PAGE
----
We are observing a disruption in the urban transportation worldwide. The number of cities offering shared-use on-demand mobility services is increasing rapidly. They promise sustainable and affordable personal mobility without a burden of owning a vehicle. Despite growing popularity, on-demand services still have a hard time dealing with heterogeneous demand patterns. It’s the case of rebalancing of one-way carsharing and Uber/Lyft like services. In the past few years we have been studying Autonomous Mobility on Demand (AMOD) solutions: an on-demand self-driving electric vehicle service. In a study with ARES group at MIT and SMART, we built upon our simulation platform, SimMobility, to study the operation of AMOD systems and its impact on travel decision making. We compare the performance of different AMOD fleet sizes, parking lot locations and operational (rebalancing) algorithms and uncovered changes in the overall multi-modal transportation system and in individual mobility patterns, specifically in regard to modal shares, routes, and destinations.
 “Simulation Framework for Rebalancing of Autonomous Mobility on-Demand Systems”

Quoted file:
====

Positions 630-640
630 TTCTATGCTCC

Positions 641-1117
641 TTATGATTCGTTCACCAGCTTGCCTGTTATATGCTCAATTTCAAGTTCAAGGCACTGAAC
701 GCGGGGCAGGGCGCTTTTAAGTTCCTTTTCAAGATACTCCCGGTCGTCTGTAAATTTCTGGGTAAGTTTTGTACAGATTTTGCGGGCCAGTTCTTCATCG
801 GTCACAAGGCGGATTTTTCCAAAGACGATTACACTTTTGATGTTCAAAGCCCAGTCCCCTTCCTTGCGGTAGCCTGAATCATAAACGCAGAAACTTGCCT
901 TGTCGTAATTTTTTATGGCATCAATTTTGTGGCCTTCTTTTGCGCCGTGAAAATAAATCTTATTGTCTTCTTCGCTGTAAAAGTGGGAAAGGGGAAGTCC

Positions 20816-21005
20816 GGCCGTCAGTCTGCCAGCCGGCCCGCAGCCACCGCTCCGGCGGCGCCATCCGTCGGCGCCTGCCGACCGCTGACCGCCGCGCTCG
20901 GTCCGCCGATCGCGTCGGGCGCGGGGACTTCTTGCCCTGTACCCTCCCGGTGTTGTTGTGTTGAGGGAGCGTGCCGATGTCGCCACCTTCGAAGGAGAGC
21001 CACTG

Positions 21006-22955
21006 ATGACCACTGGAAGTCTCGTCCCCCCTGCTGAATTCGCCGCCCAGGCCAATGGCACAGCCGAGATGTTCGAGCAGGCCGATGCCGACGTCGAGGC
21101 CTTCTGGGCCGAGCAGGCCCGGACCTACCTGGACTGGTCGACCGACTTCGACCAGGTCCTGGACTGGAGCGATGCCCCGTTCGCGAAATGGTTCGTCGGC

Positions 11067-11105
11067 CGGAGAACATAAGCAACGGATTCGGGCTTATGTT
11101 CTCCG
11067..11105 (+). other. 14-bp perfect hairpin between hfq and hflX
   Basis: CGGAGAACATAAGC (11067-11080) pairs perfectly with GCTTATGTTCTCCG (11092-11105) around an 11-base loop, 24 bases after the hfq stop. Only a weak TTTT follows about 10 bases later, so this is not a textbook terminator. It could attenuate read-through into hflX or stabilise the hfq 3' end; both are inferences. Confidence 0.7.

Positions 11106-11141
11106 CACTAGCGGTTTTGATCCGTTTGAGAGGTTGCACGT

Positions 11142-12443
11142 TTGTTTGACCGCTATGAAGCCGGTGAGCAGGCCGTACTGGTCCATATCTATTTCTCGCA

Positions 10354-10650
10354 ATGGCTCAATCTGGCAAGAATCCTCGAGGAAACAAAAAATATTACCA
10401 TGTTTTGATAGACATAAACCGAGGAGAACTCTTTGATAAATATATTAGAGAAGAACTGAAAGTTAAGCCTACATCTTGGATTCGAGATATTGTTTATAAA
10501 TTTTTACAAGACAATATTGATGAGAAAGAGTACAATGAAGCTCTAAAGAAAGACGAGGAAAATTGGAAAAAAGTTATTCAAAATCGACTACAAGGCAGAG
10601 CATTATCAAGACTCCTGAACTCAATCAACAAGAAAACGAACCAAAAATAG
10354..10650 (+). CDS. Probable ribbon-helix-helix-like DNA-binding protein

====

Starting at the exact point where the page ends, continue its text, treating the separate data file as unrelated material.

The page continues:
Marczuk, M., Soh, H., Lima Azevedo, C., Lee, D.H., Frazzoli, E. 5th International Conference on Transportation and Traffic Engineering (ICTTE 2016), Lucerne, Switzerland, July 6-10, 2016
 “Microsimulation of Demand and Supply of Autonomous Mobility On-Demand”
Lima Azevedo, C., Marczuk, K., Raveau, S., Soh, H., Adnan, M., Basak, K., Loganathan, H., Deshmunkh, N., Lee, D. H., Frazzoli, E., Ben-Akiva, M. E. Transportation Research Record: Journal of the Transportation Research Board, No. 2564., pp. 21-30.
(A day of AMOD operation in Singapore’s extended CBD network; pink are vehicles in service – from station to pick-up, occupied, from drop-off to station; blue are vehicles being rebalanced; Credits to Kasia and Harold)